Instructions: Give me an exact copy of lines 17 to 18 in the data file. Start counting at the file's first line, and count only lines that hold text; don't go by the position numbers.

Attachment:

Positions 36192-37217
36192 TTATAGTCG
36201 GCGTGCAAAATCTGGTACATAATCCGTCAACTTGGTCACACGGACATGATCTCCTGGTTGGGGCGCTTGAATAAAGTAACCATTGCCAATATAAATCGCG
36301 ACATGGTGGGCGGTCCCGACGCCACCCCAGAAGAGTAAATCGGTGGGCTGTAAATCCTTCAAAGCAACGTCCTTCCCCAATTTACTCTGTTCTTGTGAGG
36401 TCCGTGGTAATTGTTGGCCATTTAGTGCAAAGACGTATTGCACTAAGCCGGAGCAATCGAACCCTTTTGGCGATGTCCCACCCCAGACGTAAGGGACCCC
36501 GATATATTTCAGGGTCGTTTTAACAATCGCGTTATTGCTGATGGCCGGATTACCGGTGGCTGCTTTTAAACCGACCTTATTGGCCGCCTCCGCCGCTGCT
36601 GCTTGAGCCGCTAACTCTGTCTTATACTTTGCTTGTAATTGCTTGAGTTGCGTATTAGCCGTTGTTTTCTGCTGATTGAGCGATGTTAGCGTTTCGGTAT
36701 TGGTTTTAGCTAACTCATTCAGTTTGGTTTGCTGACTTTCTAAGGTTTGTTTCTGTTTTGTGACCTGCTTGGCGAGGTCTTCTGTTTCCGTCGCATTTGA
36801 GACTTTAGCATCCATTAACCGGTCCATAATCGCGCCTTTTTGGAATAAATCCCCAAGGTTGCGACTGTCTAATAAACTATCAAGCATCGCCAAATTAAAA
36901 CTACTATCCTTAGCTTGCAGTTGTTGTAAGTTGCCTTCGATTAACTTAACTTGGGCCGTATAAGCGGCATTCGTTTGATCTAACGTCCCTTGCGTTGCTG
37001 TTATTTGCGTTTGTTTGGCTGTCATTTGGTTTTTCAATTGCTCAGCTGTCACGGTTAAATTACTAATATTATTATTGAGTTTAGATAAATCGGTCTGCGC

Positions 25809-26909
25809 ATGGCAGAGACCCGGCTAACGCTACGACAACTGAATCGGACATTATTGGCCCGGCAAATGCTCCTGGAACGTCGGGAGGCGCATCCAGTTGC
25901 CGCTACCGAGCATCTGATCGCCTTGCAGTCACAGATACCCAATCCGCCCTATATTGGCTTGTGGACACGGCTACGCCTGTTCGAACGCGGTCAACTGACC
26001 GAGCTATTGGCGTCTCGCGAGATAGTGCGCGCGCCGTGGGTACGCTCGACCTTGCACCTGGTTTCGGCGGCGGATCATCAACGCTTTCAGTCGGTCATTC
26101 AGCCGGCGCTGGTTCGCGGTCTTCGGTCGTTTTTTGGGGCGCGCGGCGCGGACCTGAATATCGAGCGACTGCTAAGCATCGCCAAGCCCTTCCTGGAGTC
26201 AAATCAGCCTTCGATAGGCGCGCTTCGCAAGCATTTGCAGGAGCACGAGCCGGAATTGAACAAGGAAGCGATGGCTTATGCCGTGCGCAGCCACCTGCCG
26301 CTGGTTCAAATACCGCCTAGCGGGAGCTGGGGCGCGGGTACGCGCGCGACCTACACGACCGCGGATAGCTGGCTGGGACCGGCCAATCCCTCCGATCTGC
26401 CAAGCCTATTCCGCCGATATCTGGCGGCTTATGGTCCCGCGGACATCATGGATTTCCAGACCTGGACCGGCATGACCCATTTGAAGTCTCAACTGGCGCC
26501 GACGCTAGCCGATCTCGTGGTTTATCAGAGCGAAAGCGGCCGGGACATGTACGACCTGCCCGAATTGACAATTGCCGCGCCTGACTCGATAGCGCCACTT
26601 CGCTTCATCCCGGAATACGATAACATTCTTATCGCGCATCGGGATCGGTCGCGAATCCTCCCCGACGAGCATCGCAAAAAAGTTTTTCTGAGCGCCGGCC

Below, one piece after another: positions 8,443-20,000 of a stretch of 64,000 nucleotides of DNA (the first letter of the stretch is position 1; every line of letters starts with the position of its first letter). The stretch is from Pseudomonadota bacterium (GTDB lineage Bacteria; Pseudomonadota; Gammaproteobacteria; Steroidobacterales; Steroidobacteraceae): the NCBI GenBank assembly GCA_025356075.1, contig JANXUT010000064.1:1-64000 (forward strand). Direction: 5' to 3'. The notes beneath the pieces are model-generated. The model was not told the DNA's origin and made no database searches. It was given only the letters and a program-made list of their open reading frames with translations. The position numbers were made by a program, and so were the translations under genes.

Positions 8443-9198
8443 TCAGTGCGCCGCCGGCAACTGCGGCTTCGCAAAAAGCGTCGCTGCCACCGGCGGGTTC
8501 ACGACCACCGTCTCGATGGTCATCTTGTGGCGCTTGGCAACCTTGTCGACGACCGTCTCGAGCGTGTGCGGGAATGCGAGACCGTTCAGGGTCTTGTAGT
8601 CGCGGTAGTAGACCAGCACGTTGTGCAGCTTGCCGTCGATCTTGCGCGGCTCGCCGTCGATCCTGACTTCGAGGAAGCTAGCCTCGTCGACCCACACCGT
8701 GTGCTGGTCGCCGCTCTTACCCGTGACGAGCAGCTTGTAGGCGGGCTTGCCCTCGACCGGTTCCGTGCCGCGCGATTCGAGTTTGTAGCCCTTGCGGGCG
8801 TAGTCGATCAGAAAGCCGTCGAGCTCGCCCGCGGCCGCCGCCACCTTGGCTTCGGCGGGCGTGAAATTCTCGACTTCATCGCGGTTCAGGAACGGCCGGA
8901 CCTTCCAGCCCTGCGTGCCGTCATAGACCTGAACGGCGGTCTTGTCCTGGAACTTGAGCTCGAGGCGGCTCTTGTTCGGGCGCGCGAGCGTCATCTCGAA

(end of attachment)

26201 AAATCAGCCTTCGATAGGCGCGCTTCGCAAGCATTTGCAGGAGCACGAGCCGGAATTGAACAAGGAAGCGATGGCTTATGCCGTGCGCAGCCACCTGCCG
26301 CTGGTTCAAATACCGCCTAGCGGGAGCTGGGGCGCGGGTACGCGCGCGACCTACACGACCGCGGATAGCTGGCTGGGACCGGCCAATCCCTCCGATCTGC